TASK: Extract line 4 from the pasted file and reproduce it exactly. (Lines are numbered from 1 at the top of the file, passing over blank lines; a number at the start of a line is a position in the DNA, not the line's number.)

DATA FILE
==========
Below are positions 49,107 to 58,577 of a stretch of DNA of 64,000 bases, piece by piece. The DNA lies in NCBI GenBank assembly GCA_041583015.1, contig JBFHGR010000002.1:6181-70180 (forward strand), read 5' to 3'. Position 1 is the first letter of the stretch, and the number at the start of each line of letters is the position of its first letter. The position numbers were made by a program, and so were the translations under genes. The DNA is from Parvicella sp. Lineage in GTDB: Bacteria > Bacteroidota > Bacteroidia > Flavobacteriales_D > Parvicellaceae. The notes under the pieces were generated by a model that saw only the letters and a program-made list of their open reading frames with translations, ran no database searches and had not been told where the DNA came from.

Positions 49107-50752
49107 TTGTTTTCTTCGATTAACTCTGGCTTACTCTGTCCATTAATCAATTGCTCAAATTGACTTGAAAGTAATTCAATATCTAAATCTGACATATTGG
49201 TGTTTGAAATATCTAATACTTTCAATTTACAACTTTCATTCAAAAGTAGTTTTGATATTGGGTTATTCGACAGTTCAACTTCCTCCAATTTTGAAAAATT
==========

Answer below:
49201 TGTTTGAAATATCTAATACTTTCAATTTACAACTTTCATTCAAAAGTAGTTTTGATATTGGGTTATTCGACAGTTCAACTTCCTCCAATTTTGAAAAATT